Parents

These Traditionally 'Boy' Names Are Becoming Popular For Girls

These baby names are associated with boys, but that may change.

We all know about the once traditionally male names like Madison, Addison, Harper and Alexis that have become popular girls’ names.

Then there are the newer names crossing the gender divide toward the girls’ side. These names may still be more widely used for boys, but they have now moved into the Social Security Administration’s top 1,000 baby names for girls: Sawyer, Hunter, Ryan, Dallas, Royal, and Ellis are the most notable.

More obscure than these, but way more newsworthy, are the boys’ names below the top 1,000 that are now being used for sizable numbers of girls. Nameberry has compiled a list of names traditionally associated with boys that are moving “girlward” in recent years.

In a few cases, there are powerful celebrity influences nudging these boys’ names “girlward,” such as Blake Lively and Ryan Reynolds naming their first daughter James or Mila Kunis and Ashton Kutcher naming their little girl Wyatt.

Read the list below for more examples, along with the number of girls who received these names in 2015. Names with celebrity influence have been starred.

August, 242

Spencer, 237*

Ezra, 205

Tyler, 202

Carson, 177

Lincoln, 157*

Austin, 151

Noah, 137

Jude, 135*

Christian, 124

Hudson, 114

Evan, 97*

Ira, 97

Mason, 91

Asher, 74

Anderson, 74

Sullivan, 70

Gianni, 69

Jules, 66

Asa, 65

Wyatt, 63*

Aiden, 60

Hanan, 60

Kyle, 60

Lamar, 60

Levi, 58

Everett, 44

Wesley, 43

Jasper, 42

Maxwell, 40*

James, 38*

Michael, 36

Reed, 36

Soren, 34

Landon, 32

Atlas, 30

Judah, 30

Uriah, 28

Finn, 26

Brady, 35

Julian, 26

Sonny, 26

Barrett, 25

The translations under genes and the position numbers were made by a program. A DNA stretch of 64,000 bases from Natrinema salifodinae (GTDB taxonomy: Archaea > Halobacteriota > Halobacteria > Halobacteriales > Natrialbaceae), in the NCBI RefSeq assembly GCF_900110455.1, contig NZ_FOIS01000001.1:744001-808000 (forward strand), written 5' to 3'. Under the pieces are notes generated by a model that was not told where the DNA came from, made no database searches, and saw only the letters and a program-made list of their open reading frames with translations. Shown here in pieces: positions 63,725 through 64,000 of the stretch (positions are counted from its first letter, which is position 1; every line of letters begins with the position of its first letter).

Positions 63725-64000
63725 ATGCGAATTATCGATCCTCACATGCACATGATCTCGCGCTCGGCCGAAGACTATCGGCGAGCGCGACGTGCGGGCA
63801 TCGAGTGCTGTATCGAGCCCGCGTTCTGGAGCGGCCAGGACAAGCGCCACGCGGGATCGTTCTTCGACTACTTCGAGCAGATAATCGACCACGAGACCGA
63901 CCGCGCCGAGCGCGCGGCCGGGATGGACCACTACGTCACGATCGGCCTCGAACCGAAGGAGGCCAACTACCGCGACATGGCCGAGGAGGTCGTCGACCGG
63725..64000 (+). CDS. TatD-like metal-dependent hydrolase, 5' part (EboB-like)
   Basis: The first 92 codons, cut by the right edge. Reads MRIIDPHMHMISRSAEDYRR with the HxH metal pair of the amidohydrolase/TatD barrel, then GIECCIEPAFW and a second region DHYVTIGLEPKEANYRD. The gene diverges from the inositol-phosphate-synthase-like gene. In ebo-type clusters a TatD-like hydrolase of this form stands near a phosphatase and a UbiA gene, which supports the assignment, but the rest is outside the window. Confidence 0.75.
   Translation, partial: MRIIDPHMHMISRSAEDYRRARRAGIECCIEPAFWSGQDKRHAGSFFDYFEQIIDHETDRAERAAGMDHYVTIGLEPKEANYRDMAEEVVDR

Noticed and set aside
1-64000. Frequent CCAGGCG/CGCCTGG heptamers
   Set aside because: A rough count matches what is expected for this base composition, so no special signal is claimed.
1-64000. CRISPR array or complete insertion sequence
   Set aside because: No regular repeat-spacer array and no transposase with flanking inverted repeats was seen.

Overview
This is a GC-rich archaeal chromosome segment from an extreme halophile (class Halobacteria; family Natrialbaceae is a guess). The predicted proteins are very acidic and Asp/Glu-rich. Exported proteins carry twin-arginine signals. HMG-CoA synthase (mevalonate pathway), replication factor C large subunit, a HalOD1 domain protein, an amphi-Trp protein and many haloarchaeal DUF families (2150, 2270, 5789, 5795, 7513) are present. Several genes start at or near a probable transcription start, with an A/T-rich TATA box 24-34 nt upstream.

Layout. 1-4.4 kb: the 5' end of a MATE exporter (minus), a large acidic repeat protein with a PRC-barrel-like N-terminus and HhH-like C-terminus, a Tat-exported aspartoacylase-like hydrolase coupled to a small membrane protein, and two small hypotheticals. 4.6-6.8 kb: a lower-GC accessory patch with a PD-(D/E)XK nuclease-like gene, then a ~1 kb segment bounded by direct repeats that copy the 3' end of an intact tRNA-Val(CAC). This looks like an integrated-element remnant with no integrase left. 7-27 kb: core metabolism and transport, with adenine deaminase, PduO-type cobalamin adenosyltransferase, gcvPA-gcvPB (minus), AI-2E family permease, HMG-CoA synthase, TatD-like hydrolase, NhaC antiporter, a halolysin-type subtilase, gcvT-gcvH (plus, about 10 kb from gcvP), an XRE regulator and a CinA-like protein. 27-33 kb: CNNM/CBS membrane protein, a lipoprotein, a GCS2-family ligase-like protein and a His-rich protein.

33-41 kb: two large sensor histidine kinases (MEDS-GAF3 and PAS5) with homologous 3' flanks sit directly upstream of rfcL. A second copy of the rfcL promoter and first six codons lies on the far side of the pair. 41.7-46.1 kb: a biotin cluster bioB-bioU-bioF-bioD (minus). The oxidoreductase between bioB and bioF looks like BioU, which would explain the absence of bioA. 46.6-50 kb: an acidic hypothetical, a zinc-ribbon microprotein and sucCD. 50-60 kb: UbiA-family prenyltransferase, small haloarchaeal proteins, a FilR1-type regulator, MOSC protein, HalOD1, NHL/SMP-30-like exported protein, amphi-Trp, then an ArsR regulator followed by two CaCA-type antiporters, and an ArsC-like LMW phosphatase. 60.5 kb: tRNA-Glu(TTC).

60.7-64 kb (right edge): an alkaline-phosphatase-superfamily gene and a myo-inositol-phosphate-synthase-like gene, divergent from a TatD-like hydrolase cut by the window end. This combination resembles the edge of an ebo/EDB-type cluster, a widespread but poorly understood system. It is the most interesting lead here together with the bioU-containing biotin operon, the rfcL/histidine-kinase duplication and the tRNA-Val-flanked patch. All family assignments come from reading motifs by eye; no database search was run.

Killian, 25

Roman, 25

Blaise, 24

Davis, 24

Jackson, 24

Jonah, 24

Alexander, 22

Connor, 21

Declan, 21

Liam, 21

Oliver, 20

Sebastian, 20

The next list includes names that have become widely used for boys over recent decades but are also becoming popular for girls. You might argue that these newer names are less tied to a specific sex, and many are surnames-turned-first names.

Chandler, 248

Campbell, 224

Baylor, 215

Ashton, 189

Bentley, 183

Palmer, 176

Grayson, 168

Raleigh, 154

Ryder, 133

Channing, 118

Cooper, 110

Lane, 97

Kyler, 94

Maddox, 90

Ramsey, 83

Jensen, 75

Miller, 71

Grey, 70

Paxton, 69

Tanner, 68

Dawson, 66

Auden, 62

Chase, 62

Chevy, 62

Jameson, 53

Ryker, 49

Beau, 44

Bowie, 41

Dempsey, 35

Windsor, 32

Rivers, 31

Tate, 31

Hayes, 26

If you look at names given to fewer than 20 baby girls in 2015, you’ll find many other traditionally boy names. There were reportedly 18 baby girls named David in 2015, along with nine named Henry and five named Maximus and Oscar. But to give you an idea of how rare that is, there were the same number of baby girls named Maleficent and Ziyi.

So what does this mean, in the larger sense? We don’t necessarily foresee Ezra and James becoming the Addison and Madison of the future. But the growing numbers behind this phenomenon suggest that gender fluidity may be taking hold with names, and that’s a development we wholeheartedly support. Still, it may take parents naming their sons Sarah and Serena for us to achieve true parity.

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